Hypothesis Testing
The given data for this problem is referred to as a two-sample test because we are provided with data from two different populations. There is no unique relationship between any data point in set one of the BMI index of male and female and a data point in set two. Such like data is referred to as independent samples and the two-sample test as a test for independent data. This is the kind of t test you are most likely to run in two-sample t tests.
If you collect a data point from a number of cultures, specimens, cells, mice, people, or any other group of individuals and then do not collect data from those same individuals again, it is concluded that the collected data samples are independent of each other. In this case, we are assuming that the two data seta have different standard deviations. If you have equal numbers of data points, or the numbers are nearly the same, then e can safely apply the two-sample test for equal variances. Otherwise, one should use Levene’s test, Bartlett’s test, or the Brown-Forsythe test, or test for equal variances graphically using a normal quantile plot. However, in this case, I am going to use excel to conduct my analysis.
BMI | ||
MALE | FEMALE | |
23.8 | 19.6 | |
23.2 | 23.8 | |
24.6 | 19.6 | |
26.2 | 29.1 | |
23.5 | 25.2 | |
24.5 | 21.4 | |
21.5 | 22.0 | |
31.4 | 27.5 | |
26.4 | 33.5 | |
22.7 | 20.6 | |
27.8 | 29.9 | |
28.1 | 17.7 | |
25.2 | 24.0 | |
23.3 | 28.9 | |
31.9 | 37.7 | |
33.1 | 18.3 | |
33.2 | 19.8 | |
26.7 | 29.8 | |
26.6 | 29.7 | |
19.9 | 31.7 | |
27.1 | 23.8 | |
23.4 | 44.9 | |
27.0 | 19.2 | |
21.6 | 28.7 | |
30.9 | 28.5 | |
28.3 | 19.3 | |
25.5 | 31.0 | |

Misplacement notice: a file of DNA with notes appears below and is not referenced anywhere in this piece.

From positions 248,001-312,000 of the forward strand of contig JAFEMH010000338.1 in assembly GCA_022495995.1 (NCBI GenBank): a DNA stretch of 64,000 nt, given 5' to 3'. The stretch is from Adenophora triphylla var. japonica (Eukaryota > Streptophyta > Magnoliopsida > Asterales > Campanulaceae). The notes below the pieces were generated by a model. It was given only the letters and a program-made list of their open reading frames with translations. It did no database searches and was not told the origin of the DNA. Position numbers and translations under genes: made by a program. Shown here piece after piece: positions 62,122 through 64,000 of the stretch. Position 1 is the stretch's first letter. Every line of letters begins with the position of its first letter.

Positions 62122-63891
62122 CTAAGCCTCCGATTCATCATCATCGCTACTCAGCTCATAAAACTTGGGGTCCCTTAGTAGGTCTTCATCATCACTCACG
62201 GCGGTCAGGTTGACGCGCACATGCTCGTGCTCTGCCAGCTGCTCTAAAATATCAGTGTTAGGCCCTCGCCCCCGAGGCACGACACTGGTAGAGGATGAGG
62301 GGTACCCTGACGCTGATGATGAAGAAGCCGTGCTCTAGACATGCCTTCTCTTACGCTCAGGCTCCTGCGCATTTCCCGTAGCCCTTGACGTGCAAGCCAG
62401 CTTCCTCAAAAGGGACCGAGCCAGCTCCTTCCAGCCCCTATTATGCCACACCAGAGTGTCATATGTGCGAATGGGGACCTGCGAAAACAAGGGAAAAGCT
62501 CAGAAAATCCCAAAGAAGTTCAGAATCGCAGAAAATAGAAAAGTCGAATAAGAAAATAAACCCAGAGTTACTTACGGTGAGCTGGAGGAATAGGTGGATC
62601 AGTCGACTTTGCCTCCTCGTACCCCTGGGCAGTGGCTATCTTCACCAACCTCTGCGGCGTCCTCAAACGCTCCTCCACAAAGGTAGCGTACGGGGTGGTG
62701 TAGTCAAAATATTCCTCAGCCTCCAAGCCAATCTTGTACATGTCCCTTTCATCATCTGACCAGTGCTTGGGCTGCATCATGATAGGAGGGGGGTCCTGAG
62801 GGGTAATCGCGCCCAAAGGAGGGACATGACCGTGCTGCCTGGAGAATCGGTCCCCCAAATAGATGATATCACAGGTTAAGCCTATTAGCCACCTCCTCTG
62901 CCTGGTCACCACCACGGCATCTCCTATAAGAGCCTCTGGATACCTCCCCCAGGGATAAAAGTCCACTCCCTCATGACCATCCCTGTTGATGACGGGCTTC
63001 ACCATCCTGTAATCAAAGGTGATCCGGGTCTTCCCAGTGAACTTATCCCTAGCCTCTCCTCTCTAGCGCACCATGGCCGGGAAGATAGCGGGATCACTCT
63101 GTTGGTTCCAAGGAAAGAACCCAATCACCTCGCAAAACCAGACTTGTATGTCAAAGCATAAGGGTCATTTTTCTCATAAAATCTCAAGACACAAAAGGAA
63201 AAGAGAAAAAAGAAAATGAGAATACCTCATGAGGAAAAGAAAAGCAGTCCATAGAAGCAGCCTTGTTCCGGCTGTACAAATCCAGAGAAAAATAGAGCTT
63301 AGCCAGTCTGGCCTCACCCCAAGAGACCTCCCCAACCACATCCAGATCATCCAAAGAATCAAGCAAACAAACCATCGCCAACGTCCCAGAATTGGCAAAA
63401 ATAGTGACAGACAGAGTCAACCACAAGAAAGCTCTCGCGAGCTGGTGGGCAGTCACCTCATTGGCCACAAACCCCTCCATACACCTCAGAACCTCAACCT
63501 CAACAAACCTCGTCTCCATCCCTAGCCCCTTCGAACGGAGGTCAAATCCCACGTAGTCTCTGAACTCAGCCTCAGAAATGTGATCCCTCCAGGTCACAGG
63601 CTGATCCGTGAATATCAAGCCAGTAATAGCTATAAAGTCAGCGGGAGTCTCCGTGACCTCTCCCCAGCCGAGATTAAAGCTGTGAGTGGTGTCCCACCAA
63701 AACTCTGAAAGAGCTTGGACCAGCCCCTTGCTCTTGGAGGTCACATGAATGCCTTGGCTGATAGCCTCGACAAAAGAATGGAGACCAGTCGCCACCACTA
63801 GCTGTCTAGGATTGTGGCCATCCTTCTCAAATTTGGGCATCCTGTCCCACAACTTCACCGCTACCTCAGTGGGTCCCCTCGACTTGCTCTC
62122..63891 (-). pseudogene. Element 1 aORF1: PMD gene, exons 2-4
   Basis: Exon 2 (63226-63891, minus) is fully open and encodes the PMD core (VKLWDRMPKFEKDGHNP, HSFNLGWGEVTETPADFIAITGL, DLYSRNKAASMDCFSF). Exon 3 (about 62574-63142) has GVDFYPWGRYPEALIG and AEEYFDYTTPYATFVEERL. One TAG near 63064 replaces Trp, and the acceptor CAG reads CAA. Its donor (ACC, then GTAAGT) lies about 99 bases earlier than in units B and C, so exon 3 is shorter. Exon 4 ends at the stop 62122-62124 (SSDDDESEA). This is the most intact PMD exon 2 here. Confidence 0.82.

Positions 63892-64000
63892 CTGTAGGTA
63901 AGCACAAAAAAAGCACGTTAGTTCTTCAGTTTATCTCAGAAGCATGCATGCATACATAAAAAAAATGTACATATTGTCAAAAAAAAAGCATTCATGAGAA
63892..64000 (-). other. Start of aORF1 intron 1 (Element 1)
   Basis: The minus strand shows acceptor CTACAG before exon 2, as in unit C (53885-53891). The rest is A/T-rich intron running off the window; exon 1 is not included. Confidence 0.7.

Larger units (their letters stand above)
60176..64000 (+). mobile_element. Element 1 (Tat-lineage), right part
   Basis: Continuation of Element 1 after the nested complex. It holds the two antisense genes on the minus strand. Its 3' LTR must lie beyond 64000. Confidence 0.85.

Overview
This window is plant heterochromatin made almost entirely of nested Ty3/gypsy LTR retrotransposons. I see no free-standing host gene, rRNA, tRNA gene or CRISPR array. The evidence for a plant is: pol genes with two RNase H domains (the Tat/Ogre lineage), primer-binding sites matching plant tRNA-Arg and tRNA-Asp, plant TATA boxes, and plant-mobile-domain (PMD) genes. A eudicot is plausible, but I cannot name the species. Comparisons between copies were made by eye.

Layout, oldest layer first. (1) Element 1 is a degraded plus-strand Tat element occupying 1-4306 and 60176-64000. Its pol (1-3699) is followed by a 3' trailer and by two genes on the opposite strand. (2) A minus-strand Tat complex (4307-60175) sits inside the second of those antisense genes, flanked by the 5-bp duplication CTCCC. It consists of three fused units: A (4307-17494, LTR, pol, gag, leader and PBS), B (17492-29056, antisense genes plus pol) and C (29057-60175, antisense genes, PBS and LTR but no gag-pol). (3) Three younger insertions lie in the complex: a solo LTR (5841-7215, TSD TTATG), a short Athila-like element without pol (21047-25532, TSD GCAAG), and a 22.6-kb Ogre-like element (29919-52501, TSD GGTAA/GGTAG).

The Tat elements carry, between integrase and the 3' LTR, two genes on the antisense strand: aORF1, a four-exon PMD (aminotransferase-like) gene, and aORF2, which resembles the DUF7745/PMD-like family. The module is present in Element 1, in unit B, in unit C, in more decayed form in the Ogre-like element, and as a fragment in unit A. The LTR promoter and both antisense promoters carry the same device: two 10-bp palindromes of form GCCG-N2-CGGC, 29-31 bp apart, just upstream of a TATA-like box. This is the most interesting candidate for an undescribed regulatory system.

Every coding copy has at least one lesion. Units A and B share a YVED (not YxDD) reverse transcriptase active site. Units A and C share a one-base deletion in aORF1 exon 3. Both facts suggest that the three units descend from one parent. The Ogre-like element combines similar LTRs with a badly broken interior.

24.6 | 25.1 | |
23.8 | 22.8 | |
27.4 | 30.9 | |
28.7 | 26.5 | |
26.2 | 21.2 | |
26.4 | 40.6 | |
32.1 | 21.9 | |
19.6 | 26.0 | |
20.7 | 23.5 | |
26.3 | 22.8 | |
26.9 | 20.7 | |
25.6 | 20.5 | |
24.2 | 21.9 | |
MEAN | 25.9975 | 25.74 |
STD DEV | 3.430742 | 6.16557 |
The t-Test is used to test the null hypothesis that the means of two populations are equal.Above are the set of data that represent the BMI index of male and females to be tested. The hypotheses being tested are as below:
H_{0}: μ_{1} – μ_{2} = 0
H_{1}: μ_{1} – μ_{2} ≠ 0
Real Statistics Data Analysis Tool: The Real Statistics Resource Pack provides a data analysis tool called T Tests and Non-parametric Equivalents, which combines the analyses for equal and unequal variances, as well as providing confidence intervals and the Cohen effect size. A second measure of effect size is also provided, which we will study in Dichotomous Variables and the t-test (Wilcox, 2005).
For this case, I used excel to test the null hypothesis and found the results as given below:
t-Test: Two-Sample Assuming Unequal Variances | ||
23.8 | 19.6 | |
Mean | 26.05385 | 25.89744 |
Variance | 11.94939 | 37.9971 |
Observations | 39 | 39 |
Hypothesized Mean Difference | 0 | |
df | 60 | |
t Stat | 0.138212 | |
P(T<=t) one-tail | 0.445268 | |
t Critical one-tail | 1.670649 | |
P(T<=t) two-tail | 0.890536 | |
t Critical two-tail | 2.000298 |
We do a two-tail test (inequality). lf t Stat < -t Critical two-tail or t Stat > t Critical two-tail, we reject the null hypothesis(Wilcox, 2005). This is not the case, -2.000< 1.382<2.000. Therefore, we do not reject the null hypothesis. The observed difference between the sample means (23.8–19.6) is not convincing enough to say that the average body mass index (BMI Index) of female and male students differ significantly. The two taided diagram is shown as below.
References
Wilcox, R. R. (2005). Introduction to robust estimation and hypothesis testing. Amsterdam: Elsevier/Academic Press.